In 1934, Oppenheimer and Kugel1 distinguished the 2 conditions originally reported by Werner in 1904 and Rothmund in 1868 and established the criteria for the eponymic Werner's syndrome as we know it today. We are presenting another case of this rare disorder in which chromosomal studies were performed. The brother of the patient in question was briefly seen, but unfortunately could not be studied, although he also exhibited some classical signs of the same condition.
The fully developed syndrome creates a remarkably constant picture, although incomplete forms have been reported. Detailed listings of these changes can be found in most of the medical literature on Werner's syndrome.2 In brief, the usual changes of this particular form of progeria are (a) premature senility (premature baldness and gray hair; juvenile cataracts, arteriosclerosis); (b) scleroderma-like changes, clinically not histologically (atrophic skin and loss of subcutaneous tissue; circumscribed hyperkeratosis of soles; tightness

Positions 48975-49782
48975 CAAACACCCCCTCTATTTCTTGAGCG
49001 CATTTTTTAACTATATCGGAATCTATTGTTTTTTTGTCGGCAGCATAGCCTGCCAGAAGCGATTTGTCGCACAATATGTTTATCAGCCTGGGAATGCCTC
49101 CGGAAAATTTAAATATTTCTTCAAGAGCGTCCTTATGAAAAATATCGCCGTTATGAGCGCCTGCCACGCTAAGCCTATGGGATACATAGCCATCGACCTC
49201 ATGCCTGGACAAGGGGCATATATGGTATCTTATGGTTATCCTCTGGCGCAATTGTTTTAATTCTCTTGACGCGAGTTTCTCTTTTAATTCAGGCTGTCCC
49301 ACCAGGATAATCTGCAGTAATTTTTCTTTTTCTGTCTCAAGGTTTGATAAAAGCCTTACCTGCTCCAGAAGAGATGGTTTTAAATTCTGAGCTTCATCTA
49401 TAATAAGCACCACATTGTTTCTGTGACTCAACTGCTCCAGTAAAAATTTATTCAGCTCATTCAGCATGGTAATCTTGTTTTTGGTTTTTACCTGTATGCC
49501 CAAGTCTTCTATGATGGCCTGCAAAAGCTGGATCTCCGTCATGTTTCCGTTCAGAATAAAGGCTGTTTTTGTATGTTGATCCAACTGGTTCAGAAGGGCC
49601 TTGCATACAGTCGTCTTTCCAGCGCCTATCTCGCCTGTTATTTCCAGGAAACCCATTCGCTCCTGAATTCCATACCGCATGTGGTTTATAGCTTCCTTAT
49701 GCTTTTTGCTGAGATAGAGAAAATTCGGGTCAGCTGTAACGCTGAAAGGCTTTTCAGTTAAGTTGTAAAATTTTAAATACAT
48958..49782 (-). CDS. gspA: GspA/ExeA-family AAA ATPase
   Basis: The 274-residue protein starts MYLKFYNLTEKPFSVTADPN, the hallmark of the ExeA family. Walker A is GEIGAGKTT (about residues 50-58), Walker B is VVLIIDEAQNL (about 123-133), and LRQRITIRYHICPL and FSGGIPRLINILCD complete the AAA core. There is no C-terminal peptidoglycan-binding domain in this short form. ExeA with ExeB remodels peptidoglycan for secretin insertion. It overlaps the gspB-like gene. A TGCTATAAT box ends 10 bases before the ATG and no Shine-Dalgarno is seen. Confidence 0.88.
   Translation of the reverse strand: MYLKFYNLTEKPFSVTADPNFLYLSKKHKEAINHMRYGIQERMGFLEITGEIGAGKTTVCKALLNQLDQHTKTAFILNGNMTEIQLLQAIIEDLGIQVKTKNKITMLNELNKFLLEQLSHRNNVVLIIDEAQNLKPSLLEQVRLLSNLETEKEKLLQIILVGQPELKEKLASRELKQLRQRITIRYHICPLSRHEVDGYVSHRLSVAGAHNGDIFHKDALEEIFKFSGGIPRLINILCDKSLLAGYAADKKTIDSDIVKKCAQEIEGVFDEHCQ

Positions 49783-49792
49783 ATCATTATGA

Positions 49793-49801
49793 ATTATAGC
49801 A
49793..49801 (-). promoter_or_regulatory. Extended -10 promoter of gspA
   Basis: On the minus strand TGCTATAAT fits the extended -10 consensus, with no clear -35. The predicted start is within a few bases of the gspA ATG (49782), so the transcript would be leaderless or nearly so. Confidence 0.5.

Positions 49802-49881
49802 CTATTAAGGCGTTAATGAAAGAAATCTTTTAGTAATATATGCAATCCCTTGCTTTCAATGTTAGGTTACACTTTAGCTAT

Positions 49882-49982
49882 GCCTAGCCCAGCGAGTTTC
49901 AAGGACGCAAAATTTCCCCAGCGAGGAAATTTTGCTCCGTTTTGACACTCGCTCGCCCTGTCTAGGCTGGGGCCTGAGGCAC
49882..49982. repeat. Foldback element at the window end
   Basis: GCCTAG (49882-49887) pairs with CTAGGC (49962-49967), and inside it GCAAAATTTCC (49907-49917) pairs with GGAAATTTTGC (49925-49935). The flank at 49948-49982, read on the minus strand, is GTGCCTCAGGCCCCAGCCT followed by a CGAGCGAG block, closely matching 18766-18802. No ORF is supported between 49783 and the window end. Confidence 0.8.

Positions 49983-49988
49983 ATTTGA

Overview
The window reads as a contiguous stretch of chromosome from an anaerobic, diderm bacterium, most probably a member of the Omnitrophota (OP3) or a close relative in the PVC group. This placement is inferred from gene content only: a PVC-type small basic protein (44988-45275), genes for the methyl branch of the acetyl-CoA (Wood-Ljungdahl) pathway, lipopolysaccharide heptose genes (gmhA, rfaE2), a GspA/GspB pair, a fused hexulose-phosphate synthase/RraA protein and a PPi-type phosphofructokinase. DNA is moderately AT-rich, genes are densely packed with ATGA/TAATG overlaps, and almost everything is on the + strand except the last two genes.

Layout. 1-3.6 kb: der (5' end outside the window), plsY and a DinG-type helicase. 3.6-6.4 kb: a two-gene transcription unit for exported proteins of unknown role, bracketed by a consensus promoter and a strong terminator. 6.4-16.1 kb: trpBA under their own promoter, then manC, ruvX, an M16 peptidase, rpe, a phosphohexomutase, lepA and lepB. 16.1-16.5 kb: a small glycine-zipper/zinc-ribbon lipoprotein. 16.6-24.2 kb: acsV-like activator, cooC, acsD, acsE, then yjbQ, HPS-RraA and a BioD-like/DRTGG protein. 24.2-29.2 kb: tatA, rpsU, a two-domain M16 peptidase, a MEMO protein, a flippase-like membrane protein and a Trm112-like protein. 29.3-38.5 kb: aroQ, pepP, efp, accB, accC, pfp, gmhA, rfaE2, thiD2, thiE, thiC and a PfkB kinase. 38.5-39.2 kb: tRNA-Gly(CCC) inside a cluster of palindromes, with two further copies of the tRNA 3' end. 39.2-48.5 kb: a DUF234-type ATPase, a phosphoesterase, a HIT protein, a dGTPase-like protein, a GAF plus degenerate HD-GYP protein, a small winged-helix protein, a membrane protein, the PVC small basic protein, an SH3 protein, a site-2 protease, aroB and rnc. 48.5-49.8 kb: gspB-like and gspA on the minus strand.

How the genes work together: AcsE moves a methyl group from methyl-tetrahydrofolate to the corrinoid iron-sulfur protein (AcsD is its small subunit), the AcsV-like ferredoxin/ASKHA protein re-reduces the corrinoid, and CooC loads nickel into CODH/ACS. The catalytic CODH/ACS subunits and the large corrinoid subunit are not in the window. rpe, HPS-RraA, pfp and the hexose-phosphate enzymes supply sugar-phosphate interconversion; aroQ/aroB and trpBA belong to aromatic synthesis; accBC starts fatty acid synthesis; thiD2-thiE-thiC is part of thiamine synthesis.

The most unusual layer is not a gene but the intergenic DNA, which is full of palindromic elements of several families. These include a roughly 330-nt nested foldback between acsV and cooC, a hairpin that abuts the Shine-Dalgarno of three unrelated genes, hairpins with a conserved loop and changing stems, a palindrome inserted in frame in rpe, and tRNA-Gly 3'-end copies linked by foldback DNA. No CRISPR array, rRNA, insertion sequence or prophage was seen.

MARSHALL COHEN, WALTER B. SHELLEY. Ankle Ulcer Sign of Werner's Syndrome. Arch Dermatol. 1963;87(1):86–88. doi:10.1001/archderm.1963.01590130092014